Some Facts About Raymond Chandler
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Detective novelist Raymond Chandler, creator of the Philip Marlowe mysteries (such as The Big Sleep) is likely the most important literary figure in Los Angeles history. 
45 Calibrations of Raymond Chandler 
Peter Straub

1. Not long before his death, he wrote, "I have lived my life on the edge of nothing." 
2. Those who may speak honestly of the ambiguous but striking privileges granted by a life conducted on the edge of nothing tend to have in common that they have been faced early on with certain kinds of decisively formative experiences. Although it is never mentioned in considerations of his work, when he was six years old and living with his divorced mother in Nebraska, his alcoholic father, already more an absence than a presence, one day disappeared entirely. Also never mentioned is that in 1918 he was sent into trench warfare as a twenty-year-old sergeant in the Canadian Army and several times led his platoon into direct machine-gun fire. After that, he said later, "nothing is ever the same again." ...
23. He understood that he was both romantic and sentimental. 
24. After his first four books, he thought Philip Marlow was romantic and sentimental, too, and decided that on the whole Marlowe was probably too good to be satisfied with working as a private detective. ...

If Chandler wasn't so romantic and sentimental, he would have figured that out faster. The Tough Guy with a Heart of Gold might be the single most winning formula in novels and movies.

27. He was unfailingly generous to young writers. ...
31. He was ripely endowed with the capacities for both love and scorn, sometimes for the same thing. One reason he liked Los Angeles was that he thought it had the personality of a paper cup. ...
34. He invented a first-person voice remarkable for its sharpness and accuracy of observation, its attention to musical cadence, purity of syntax and unobtrusive rightness of word order, a metaphorical richness often consciously self-parodic, its finely adjusted speed of movement, sureness of touch and its capacity to remain internally consistent and true to itself over a great emotional range. This voice proved to be unimaginably influential during his lifetime and continues to be so now. Real earned authority sometimes has that effect.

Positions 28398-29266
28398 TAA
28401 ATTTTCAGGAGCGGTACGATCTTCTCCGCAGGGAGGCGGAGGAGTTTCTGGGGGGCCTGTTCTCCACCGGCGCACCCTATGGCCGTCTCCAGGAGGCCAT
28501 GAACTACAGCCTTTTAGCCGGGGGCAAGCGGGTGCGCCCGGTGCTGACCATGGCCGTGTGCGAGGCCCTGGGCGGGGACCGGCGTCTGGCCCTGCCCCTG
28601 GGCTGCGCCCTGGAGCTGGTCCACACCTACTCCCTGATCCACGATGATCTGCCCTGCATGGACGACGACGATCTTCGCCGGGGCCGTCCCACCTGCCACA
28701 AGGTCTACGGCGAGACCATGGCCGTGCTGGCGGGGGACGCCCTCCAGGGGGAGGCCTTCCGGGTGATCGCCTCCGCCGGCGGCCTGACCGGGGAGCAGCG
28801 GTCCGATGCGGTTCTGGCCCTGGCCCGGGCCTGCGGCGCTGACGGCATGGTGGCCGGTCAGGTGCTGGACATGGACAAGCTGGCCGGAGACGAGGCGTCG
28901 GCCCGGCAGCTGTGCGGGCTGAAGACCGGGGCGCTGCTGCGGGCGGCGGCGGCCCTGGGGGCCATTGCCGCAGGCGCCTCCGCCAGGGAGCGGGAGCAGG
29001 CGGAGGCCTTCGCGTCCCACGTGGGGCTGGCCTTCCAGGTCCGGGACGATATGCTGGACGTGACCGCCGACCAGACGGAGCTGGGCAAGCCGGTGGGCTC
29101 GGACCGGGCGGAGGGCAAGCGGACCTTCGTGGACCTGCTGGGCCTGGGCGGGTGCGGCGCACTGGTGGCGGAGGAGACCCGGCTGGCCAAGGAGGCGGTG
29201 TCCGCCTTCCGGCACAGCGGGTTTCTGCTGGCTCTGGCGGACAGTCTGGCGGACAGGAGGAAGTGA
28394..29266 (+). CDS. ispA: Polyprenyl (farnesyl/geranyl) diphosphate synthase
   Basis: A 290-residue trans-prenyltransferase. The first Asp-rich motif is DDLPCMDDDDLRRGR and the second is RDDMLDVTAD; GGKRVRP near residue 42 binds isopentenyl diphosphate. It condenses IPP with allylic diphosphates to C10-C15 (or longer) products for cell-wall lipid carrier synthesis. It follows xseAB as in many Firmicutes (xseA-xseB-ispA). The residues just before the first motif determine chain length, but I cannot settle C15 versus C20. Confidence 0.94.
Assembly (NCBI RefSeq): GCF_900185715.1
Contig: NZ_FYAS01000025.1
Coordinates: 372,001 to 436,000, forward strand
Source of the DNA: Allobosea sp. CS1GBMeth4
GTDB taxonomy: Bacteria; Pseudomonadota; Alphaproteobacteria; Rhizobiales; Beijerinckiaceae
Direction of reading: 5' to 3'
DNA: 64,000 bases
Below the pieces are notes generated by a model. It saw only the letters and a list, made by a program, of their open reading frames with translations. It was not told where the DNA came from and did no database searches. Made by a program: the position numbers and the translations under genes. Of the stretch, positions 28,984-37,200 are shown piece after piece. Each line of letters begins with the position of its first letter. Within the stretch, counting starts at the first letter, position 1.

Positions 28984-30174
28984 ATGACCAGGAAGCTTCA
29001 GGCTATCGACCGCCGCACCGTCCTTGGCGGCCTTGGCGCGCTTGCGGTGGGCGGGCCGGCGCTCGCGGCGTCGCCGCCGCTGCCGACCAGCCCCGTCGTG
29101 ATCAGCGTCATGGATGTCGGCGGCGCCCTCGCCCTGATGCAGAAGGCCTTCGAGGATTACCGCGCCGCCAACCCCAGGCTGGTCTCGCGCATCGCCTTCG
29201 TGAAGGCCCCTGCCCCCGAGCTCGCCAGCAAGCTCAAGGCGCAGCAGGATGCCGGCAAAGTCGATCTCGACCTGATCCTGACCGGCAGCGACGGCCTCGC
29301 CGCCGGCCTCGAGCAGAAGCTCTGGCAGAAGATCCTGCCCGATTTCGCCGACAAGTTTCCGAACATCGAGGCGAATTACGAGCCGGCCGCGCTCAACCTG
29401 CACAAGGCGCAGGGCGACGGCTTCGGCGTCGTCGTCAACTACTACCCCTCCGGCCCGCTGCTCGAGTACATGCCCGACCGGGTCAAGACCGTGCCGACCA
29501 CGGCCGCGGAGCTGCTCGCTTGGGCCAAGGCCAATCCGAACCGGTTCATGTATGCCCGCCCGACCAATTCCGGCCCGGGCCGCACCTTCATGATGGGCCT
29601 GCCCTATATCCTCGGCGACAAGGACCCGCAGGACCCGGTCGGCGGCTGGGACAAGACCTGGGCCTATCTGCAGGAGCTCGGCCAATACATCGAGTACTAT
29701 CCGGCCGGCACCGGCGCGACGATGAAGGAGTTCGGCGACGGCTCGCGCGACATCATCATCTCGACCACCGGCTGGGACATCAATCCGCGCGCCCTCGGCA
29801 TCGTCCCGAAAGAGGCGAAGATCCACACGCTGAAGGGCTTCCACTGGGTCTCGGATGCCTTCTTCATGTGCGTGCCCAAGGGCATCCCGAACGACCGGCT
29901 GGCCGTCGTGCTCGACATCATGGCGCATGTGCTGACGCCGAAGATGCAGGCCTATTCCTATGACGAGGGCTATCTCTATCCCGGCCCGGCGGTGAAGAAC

I'd be interested in just how fast Chandler became influential. You can see him being parodied in Bugs Bunny cartoons within a few years of his first novel.

35. None of his imitators, not even the most accomplished, ever came close to surpassing or even matching him. 
36. He wrote his English agent, Helga Green, that "to accept a mediocre form and make literature out of it is something of an accomplishment.... We are not always nice people, but essentially we have an ideal that transcends ourselves." 
37. Chandler devoted his working life to the demonstration of a principle that should be obvious, that genre writing declares itself first as writing and only secondarily as generic. Because this principle was not always obvious even to himself, he felt defensive about being a mystery writer....

40. He got better as he went along. Every writer presently alive wishes to do the same. 
41. Okay. Playback, his last book, really was pretty bad. On the other hand, after it he began a book in which Palm Springs was renamed "Poodle Springs."

Chandler didn't start writing for money until he lost his job as an oil company executive at 45, and published his first epochal first novel, The Big Sleep, in his early 50s. I think he peaked in his lyrical vein with his second novel, Farewell, My Lovely. Many, however, prefer his last major novel, The Long Goodbye, from his mid-60s, although that's less lyrical and more of a social novel (for example, this 1953 novel has four significant Mexican-American characters, including what may be the first example of the dignified Chicano police lieutenant whom Edward James Olmos has made a career out of playing).

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